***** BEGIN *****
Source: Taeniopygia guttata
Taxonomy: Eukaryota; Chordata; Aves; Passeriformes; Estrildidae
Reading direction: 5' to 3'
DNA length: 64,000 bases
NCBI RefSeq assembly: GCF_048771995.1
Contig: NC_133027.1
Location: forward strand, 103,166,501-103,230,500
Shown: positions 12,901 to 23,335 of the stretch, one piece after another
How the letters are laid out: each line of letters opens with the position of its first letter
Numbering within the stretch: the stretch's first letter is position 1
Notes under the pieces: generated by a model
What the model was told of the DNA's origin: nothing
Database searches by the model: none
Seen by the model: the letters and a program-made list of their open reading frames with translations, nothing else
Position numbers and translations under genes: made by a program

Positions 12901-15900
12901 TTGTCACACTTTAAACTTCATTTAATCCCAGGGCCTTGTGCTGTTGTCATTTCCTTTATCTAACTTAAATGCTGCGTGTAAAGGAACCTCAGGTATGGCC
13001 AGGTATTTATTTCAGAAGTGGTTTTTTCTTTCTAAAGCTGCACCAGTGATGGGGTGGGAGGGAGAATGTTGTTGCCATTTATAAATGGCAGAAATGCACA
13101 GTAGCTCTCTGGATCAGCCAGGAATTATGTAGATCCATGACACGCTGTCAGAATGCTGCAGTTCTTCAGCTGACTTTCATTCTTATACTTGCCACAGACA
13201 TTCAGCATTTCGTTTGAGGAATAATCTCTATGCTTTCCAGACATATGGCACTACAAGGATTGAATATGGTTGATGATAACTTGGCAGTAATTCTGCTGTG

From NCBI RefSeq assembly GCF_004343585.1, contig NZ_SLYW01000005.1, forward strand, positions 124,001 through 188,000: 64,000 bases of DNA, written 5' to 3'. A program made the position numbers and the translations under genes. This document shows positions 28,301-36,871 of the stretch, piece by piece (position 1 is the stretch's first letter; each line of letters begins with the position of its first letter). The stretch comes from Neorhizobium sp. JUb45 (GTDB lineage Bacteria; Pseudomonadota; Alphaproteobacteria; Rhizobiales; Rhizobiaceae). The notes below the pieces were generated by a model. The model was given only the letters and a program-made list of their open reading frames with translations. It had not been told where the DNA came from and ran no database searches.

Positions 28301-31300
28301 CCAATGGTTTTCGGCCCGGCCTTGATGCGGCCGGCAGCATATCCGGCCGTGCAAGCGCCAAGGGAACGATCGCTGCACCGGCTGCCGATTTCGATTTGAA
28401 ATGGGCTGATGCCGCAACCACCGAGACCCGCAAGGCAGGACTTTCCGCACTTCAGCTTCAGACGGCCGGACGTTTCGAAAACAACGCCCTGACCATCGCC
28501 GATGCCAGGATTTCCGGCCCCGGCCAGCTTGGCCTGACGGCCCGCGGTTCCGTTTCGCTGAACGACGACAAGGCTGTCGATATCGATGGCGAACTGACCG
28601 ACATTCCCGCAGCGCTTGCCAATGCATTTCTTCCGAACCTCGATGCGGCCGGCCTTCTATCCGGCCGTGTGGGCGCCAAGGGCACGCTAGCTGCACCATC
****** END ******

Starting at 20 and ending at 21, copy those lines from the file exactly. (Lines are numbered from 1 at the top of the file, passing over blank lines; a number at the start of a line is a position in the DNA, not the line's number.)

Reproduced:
13201 TTCAGCATTTCGTTTGAGGAATAATCTCTATGCTTTCCAGACATATGGCACTACAAGGATTGAATATGGTTGATGATAACTTGGCAGTAATTCTGCTGTG

From NCBI RefSeq assembly GCF_004343585.1, contig NZ_SLYW01000005.1, forward strand, positions 124,001 through 188,000: 64,000 bases of DNA, written 5' to 3'. A program made the position numbers and the translations under genes. This document shows positions 28,301-36,871 of the stretch, piece by piece (position 1 is the stretch's first letter; each line of letters begins with the position of its first letter). The stretch comes from Neorhizobium sp. JUb45 (GTDB lineage Bacteria; Pseudomonadota; Alphaproteobacteria; Rhizobiales; Rhizobiaceae). The notes below the pieces were generated by a model. The model was given only the letters and a program-made list of their open reading frames with translations. It had not been told where the DNA came from and ran no database searches.